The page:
Some picks, a few comments, the usual drill:
AL WEST: 1. HOU 2. TEX (*) 3. SEA 4. LAAOA 5. OAK I like the young Astros to win this solid division, although the Rangers should also be good if Darvish can remain in the rotation all year. The Mariners have the core that could win the division (Cano, Seager, Cruz, Hernandez, Diaz) but in a Seattle tradition dating back to when they pissed away multiple Hall of Famers in their prime the supporting cast is mostly a half-assed collection of scrubs that is neither accomplished nor promising. The Angels seem to be applying similar principles to build around the best player in baseball, and while Scioscia was a good manager for his first decade or so it’s probably time to move on. The A’s aren’t terrible but don’t figure to be competitive.
AL CENTRAL: 1. CLE 2. DET 3. KC 4. MIN 5. CHI I can’t see any reason to depart from chalk here. Cleveland is the class of the division; they’re likely to have the best offense and pitching. The Tigers have spent more money than the Yankees to produce the Central’s version of the Mariners — their offense is good enough but I think their defense and the back end of their rotation will keep them out of the wildcard, and if the 34-yeard-old Cabrera gets hurt or starts to decline further than the 5 WAR plateau he’s established look out. The Royals have had a good run, but I think their window had closed even before tragedy struck — as Jonah says they weren’t as good as their record last year and their roster has thinned out further. The Twins are headed in the right direction but are at least a year away. The White Sox are in such obvious rebuild mode Hawk Harrelson probably has their over/under at only 81 (and Denverite 83.)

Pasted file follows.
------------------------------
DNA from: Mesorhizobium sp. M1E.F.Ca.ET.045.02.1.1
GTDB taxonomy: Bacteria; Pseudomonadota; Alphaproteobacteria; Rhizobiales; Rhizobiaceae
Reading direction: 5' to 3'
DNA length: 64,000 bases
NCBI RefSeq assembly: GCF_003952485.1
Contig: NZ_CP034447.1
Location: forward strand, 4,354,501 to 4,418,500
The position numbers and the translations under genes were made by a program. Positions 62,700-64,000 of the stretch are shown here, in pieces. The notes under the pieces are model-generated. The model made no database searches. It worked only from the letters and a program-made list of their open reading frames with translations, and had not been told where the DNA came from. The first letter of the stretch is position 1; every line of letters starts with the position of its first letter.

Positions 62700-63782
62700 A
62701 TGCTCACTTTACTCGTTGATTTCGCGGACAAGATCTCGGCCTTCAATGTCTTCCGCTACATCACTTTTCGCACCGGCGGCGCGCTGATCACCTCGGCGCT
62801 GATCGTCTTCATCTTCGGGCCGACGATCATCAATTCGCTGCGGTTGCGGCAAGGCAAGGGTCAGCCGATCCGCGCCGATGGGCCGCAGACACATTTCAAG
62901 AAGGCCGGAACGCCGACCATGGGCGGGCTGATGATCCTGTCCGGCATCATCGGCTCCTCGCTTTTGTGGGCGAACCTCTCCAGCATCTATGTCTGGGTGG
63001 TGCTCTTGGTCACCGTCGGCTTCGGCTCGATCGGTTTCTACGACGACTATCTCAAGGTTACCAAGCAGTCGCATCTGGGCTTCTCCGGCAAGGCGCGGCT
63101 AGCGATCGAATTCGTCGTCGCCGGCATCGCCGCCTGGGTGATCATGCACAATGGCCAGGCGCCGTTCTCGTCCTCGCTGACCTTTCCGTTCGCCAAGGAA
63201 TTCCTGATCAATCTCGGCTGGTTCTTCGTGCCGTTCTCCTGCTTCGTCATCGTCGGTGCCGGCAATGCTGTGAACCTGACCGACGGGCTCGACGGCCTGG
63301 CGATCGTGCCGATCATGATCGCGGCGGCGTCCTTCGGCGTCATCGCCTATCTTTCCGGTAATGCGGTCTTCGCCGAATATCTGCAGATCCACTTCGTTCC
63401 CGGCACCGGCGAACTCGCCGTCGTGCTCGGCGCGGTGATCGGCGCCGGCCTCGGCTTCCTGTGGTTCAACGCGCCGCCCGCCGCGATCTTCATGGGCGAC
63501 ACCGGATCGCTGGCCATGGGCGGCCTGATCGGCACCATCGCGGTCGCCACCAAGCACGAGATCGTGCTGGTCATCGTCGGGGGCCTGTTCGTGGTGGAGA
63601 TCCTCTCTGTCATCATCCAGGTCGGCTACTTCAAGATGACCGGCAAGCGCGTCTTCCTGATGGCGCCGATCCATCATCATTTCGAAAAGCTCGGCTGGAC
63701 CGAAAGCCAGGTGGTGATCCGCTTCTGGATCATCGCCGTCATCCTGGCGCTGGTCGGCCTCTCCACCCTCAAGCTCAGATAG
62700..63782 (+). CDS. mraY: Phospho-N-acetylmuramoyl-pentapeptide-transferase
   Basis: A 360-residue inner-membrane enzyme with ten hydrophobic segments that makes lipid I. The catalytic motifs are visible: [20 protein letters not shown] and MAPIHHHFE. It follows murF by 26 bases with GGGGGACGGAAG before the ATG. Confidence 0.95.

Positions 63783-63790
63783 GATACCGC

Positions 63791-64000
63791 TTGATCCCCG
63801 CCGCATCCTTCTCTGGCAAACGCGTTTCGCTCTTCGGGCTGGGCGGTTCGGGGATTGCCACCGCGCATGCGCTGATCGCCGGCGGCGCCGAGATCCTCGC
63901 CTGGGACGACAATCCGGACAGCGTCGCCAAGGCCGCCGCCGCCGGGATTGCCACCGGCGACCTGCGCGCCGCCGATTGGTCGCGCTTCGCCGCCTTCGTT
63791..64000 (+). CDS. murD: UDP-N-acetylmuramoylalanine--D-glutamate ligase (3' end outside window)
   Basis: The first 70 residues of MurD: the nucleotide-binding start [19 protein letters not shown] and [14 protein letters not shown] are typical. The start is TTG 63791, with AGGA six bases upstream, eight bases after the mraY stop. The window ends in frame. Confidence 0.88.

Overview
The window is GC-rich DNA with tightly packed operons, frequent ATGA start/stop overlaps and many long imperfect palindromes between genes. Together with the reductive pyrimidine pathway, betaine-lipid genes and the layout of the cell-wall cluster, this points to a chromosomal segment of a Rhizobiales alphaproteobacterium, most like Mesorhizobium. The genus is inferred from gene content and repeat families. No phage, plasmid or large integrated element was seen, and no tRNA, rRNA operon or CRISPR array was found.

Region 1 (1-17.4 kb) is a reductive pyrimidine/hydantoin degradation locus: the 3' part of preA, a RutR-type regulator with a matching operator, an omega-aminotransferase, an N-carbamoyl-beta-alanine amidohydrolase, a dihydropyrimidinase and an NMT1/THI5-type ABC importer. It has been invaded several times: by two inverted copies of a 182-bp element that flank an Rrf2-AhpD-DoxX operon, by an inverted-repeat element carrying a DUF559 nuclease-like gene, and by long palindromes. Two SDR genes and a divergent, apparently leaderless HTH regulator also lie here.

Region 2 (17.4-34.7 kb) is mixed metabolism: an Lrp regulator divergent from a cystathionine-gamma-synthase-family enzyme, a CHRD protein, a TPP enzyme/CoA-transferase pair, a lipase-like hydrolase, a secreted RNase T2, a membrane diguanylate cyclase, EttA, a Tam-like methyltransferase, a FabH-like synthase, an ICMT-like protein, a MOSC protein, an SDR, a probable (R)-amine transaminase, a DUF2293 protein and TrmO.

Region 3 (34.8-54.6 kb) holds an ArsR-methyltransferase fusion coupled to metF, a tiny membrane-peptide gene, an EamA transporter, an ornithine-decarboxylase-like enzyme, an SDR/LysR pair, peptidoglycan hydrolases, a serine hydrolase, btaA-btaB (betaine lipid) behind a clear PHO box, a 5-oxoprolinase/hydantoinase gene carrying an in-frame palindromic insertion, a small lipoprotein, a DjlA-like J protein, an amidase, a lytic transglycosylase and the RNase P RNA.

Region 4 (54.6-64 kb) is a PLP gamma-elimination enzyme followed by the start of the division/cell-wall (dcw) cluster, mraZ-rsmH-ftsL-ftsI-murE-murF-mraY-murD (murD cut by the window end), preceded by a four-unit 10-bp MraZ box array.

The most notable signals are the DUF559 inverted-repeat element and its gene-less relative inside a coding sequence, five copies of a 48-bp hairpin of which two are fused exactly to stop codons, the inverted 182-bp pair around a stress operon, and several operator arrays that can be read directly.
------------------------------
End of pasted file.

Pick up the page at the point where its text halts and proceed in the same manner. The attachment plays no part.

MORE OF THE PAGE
AL EAST: 1. BOS 2. TOR(*) 3. BAL 4. NYY 5. TB The Red Sox aren’t invulnerable — the rotation has a lot of question marks — but I’m certainly not going to bet against the best young talent core outside of Chicago. Losing Encarnacion doesn’t help Toronto, but they retain enough offensive talent to content at least once more. The Orioles are what they are — they won’t challenge Boston if the Sox play to their potential but they’ll be in the playoff mix. I guess my annual Planned Parenthood bet with Howard can’t really involve playoffs since nobody expects it. They will at least be an interesting rebuilding team to watch — Sanchez and Bird are both very interesting prospects, but also remember that Sanchez slashed 282/339/468 in AAA before looking like the rich man’s Johnny Bench for two months in the show and that Bird missed a full year. Combine that with a bad rotation and the year figures to be more interesting than good, although the bullpen is outstanding and like Baltimore they benefit from superb field management. It’s the latter two factors that I think will keep them out of the cellar, although Tampa should win more than 68 games this year.
NL WEST: 1. LA 2. SF (*) 3. ARI 4. COL 5. SD I was tempted to say that the class stratification of this division is appropriate for a division led by teams from LA and San Fransisco, but there’s a little too much middle class: I expect their sides to be in the playoffs, San Diego to be last by a significant margin, and Arizona and Colorado neither here nor there.
NL CENTRAL: 1. CHI 2. STL 3. PIT 4. MIL 5. CIN I don’t like it, but it’s hard to not to see the Cubs pushing 100 wins again. Plenty of formidable talent bases have underachieved historically, of course, but rarely under management as astute as Epstein and Maddon. I’d love for the Pirates to come back to contention but it’s hard to see anyone but the Cards mounting even a token challenge. The Reds could certainly have a better record than the Padres if things break right.
NL EAST: 1. WSH 2. NYM (*) 3. MIA 4. PHIL 5. ATL The East comes close to the class stratification appropriate to one led by D.C. and New York. The key questions: 1)is Harper the NL answer to Mike Trout he was in 2015, or the merely very good player he’s been otherwise, and 2)how many innings the Mets can get out of their very talented but fragile starters. The Marlins and Phillies aren’t awful but even .500 is probably a stretch. The actual fire near the Braves’ new
grift stadium is certainly richly symbolic.